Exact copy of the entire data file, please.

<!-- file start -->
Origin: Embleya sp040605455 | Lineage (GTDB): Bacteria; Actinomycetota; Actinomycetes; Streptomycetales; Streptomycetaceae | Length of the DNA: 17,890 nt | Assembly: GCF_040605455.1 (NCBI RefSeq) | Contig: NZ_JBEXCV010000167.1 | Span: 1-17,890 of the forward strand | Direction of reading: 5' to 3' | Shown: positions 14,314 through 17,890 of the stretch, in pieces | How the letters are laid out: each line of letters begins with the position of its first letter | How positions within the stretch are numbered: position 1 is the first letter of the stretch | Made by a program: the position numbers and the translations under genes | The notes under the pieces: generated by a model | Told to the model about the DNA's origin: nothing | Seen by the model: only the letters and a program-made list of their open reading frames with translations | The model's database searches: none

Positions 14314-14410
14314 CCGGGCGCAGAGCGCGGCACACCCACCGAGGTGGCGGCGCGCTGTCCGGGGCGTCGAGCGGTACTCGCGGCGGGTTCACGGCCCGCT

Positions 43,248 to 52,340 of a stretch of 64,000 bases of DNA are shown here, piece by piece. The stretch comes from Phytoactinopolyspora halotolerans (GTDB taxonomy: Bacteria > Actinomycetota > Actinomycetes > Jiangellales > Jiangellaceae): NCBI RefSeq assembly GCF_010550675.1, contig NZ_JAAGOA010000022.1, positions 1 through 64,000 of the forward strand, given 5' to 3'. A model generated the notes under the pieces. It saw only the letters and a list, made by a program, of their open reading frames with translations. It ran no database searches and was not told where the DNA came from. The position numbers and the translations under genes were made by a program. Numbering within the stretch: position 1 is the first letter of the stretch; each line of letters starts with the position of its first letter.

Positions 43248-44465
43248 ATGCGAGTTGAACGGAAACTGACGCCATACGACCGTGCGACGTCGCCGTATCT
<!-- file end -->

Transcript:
Origin: Embleya sp040605455 | Lineage (GTDB): Bacteria; Actinomycetota; Actinomycetes; Streptomycetales; Streptomycetaceae | Length of the DNA: 17,890 nt | Assembly: GCF_040605455.1 (NCBI RefSeq) | Contig: NZ_JBEXCV010000167.1 | Span: 1-17,890 of the forward strand | Direction of reading: 5' to 3' | Shown: positions 14,314 through 17,890 of the stretch, in pieces | How the letters are laid out: each line of letters begins with the position of its first letter | How positions within the stretch are numbered: position 1 is the first letter of the stretch | Made by a program: the position numbers and the translations under genes | The notes under the pieces: generated by a model | Told to the model about the DNA's origin: nothing | Seen by the model: only the letters and a program-made list of their open reading frames with translations | The model's database searches: none

Positions 14314-14410
14314 CCGGGCGCAGAGCGCGGCACACCCACCGAGGTGGCGGCGCGCTGTCCGGGGCGTCGAGCGGTACTCGCGGCGGGTTCACGGCCCGCT

Positions 43,248 to 52,340 of a stretch of 64,000 bases of DNA are shown here, piece by piece. The stretch comes from Phytoactinopolyspora halotolerans (GTDB taxonomy: Bacteria > Actinomycetota > Actinomycetes > Jiangellales > Jiangellaceae): NCBI RefSeq assembly GCF_010550675.1, contig NZ_JAAGOA010000022.1, positions 1 through 64,000 of the forward strand, given 5' to 3'. A model generated the notes under the pieces. It saw only the letters and a list, made by a program, of their open reading frames with translations. It ran no database searches and was not told where the DNA came from. The position numbers and the translations under genes were made by a program. Numbering within the stretch: position 1 is the first letter of the stretch; each line of letters starts with the position of its first letter.

Positions 43248-44465
43248 ATGCGAGTTGAACGGAAACTGACGCCATACGACCGTGCGACGTCGCCGTATCT